Plasma Therapy Ineffective in Reducing COVID Mortality: ICMR Study

Plasma therapy has been approved for off-label use for COVID treatment in India. Will the clinical protocol change?

Updated
Coronavirus
4 min read
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A multicentric study by the Indian Council of Medical Research (ICMR) has revealed that the use of convalescent plasma therapy in COVID-19 patients does not help in reducing deaths or preventing disease progression.

The researchers aimed to evaluate its effectiveness for coronavirus patients in the largest such randomized controlled trial, even as the therapy has been actively pushed as a treatment option in the country. On 23 August, the US Food and Drug Administration also issued an emergency use authorisation for plasma therapy as a COVID-19 treatment.

What the ICMR Study Found

The open-label, parallel-arm randomised controlled trial, called PLACID, was conducted in 39 hospitals across India from 22 April to 14 July. A total of 464 moderately ill hospitalised patients with COVID-19 were enrolled, of whom 235 were given convalescent plasma along with best of standard care while 229 received only standard care.

"Composite primary outcome was achieved in 44 (18.7 percent) participants in the intervention arm and 41 (17.9 percent) in the control arm. Mortality was documented in 34 (13.6 percent) and 31 (14.6 percent) participants in intervention and control arm, respectively," the study mentioned.

The study has not been peer-reviewed yet and has been published in the preprint server medRxiv.

Plasma therapy has been approved for ‘off-label’ use by the Drugs Controller General of India under ‘investigational’ therapies.

“This authorisation has been paralleled by questionable practices such as calls for donors on social media, and the sale of plasma on the black market with exorbitant price tags in India.”
Study authors

As hospitals and family members of patients continue to request plasma donations, and states in the country set up plasma banks to ease the process, does this study – the world’s largest randomised control trial on this treatment so far – warrant a change in the clinical management protocol outlined by the ICMR?

The Problems of Plasma Therapy

Convalescent plasma treatment is an investigational therapy for off-label use in coronavirus-infected patients. In this, antibodies from the blood of patients who have recovered from coronavirus are used to treat severely infected COVID-19 patients.

Dr Sumit Ray, a senior consultant of Critical Care Medicine at Holy Family Hospital, told FIT in an earlier interview:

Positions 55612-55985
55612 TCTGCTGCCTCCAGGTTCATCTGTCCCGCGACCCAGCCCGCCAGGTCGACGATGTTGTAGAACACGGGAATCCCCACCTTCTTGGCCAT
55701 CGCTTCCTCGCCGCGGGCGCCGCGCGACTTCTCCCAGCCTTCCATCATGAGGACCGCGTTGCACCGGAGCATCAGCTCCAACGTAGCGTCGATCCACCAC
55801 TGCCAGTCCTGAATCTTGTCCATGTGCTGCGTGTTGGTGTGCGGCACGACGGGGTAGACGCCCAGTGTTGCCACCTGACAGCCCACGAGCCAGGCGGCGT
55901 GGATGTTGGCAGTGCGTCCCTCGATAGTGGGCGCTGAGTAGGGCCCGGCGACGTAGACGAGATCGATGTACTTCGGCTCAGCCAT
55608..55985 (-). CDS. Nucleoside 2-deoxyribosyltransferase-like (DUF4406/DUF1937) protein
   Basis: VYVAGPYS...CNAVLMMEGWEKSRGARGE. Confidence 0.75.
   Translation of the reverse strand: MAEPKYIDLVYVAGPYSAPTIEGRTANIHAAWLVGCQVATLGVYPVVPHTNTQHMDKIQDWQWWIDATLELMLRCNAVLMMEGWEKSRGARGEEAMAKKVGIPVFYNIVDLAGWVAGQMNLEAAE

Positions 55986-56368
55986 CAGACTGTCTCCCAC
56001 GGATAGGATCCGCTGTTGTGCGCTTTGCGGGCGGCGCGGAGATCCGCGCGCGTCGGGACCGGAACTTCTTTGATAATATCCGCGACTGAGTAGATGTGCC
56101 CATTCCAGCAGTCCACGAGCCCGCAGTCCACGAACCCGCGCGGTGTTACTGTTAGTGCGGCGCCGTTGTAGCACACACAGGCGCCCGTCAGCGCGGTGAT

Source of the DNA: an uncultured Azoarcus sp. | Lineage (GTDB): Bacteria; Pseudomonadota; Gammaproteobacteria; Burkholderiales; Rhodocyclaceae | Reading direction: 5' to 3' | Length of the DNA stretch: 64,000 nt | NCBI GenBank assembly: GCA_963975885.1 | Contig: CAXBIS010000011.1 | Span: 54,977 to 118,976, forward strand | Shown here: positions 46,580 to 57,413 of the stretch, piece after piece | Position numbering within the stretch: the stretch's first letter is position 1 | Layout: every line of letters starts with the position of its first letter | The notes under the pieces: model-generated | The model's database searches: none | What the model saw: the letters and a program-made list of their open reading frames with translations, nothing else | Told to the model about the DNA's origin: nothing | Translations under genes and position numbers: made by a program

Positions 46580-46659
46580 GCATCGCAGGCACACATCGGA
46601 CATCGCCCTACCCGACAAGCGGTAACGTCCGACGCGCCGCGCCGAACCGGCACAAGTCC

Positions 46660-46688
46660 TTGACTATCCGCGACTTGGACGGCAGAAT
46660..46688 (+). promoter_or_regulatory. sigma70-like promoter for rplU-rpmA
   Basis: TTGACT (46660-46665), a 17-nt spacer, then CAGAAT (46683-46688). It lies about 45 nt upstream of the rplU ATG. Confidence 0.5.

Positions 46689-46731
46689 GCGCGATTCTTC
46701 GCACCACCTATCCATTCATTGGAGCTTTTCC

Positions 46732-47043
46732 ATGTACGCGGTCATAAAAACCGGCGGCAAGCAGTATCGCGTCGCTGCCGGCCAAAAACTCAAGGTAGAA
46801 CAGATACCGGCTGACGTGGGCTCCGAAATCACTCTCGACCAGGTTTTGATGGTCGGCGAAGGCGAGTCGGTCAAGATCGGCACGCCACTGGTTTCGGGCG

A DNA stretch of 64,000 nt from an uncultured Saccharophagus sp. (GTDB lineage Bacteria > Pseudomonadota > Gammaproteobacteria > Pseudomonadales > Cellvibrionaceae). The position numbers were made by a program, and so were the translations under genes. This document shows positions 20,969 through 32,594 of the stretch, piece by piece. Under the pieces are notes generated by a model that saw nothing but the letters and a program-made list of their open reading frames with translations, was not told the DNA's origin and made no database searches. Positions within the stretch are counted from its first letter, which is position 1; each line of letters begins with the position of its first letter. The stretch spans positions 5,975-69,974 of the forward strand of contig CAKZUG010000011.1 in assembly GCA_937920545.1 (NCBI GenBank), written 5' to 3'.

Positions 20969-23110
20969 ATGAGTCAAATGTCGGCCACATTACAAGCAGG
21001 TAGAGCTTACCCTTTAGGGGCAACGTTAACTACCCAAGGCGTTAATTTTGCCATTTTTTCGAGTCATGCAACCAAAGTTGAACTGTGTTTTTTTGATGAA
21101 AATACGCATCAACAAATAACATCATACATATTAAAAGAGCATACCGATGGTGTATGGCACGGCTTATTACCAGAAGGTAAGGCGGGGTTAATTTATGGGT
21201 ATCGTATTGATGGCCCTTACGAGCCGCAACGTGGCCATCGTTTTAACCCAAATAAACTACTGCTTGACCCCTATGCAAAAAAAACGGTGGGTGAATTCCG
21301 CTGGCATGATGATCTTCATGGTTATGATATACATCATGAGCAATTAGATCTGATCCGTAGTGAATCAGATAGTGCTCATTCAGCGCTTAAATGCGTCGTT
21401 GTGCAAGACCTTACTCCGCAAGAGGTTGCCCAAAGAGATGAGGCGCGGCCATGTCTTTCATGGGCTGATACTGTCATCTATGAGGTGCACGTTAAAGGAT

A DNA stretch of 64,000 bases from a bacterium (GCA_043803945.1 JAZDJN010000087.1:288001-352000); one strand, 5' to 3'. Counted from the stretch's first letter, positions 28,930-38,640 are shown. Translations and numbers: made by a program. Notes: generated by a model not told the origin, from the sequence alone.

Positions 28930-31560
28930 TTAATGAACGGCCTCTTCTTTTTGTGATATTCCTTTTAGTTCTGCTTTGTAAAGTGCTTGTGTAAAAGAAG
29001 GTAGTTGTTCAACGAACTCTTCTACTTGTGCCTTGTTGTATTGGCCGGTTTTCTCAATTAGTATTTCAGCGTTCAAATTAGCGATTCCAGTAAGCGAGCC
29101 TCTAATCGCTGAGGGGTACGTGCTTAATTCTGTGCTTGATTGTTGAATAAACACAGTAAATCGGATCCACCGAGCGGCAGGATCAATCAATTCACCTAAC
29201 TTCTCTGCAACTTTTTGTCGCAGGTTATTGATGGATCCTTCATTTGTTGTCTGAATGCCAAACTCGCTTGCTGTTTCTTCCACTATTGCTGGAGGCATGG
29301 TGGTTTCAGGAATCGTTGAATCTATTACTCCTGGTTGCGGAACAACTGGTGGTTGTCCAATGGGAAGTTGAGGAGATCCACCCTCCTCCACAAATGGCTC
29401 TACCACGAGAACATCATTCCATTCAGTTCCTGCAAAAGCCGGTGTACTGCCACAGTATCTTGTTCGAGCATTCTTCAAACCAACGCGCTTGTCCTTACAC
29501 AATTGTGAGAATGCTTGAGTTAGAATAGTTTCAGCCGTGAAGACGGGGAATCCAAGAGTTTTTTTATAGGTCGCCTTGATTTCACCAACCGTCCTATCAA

“The theoretical benefit of plasma therapy is in helping boost immunity if not enough is developed in the patient. But, the problem with COVID-19 is not an inadequate immune response, but in severe patients, the immune response goes haywire.”
Dr Sumit Ray

Our immune system works in complicated ways, and the issue with COVID is that it is causing patients to have a dysregulated immune response rather than no immune response at all.

“A study from the Netherlands showed that 76 per cent of COVID-19 patients already had antibodies, so what is the point of giving more antibodies through plasma therapy?” asks Dr Ray. “The problem with COVID is not antibodies but a messed up immune response.”

This means that at best, plasma therapy is not getting at the crux of the problem.

At worst? It could have harmful side effects that can prove dangerous.

One of the oft-repeated lines about plasma therapy is that it has been used in other diseases and therefore is safe. “But all diseases are not the same,” says Dr Ray. “Here you are giving plasma (which increases clotting) for a disease which is procoagulant or prone to causing clots.”

Convalescent plasma was used in certain diseases where the immune response was poor or antibodies were not produced. It has a long history (“of a 100 years”, says Dr Ray), especially when there were no antibiotics for certain infections.

“Viral infections rarely have convalescent plasma – Ebola it did not work. The grounds on which it stood is itself very weak.”

Dr Ray explains that the problems are three-fold.

  • First, “COVID is primarily a respiratory disease, and plasma treatment can often cause TRALY or transfusion-related acute lung injury. So if there is already lung damage due to COVID, and you give plasma which can cause - in a subset- further lung damage.”
  • Second, “Plasma therapy is normally given to increase clotting of the blood but in COVID-19 more clotting is already a problem – a pro-thrombotic state is on and we are giving blood thinners for the same,” says Dr Ray. So giving blood thinners and then plasma seems counter-intuitive for COVID-19 patients.
  • Third, “There are adequate antibodies, and so giving plasma is not needed.

An interim analysis of a randomised controlled trial on convalescent plasma therapy done at AIIMS, Delhi, had found that the treatment does not reduce the risk of death in COVID-19 patients, The Times of India reported.

Dr Neeraj Nischal, associate Professor in the department of medicine at AIIMS, had said that the findings highlight that relatives of the patients should not insist on plasma therapy until and unless the treating doctor considers the patient fit for it and where they may think that the mode of treatment would be beneficial.

"This therapy also carries risks such as inadvertent transfer of blood-borne infections and reactions to serum constituents, including immunological reactions such as serum sickness, that may worsen the clinical condition," Dr Nischal said, according to a PTI report.

(This article was first published in Fit and has been republished with permission.)

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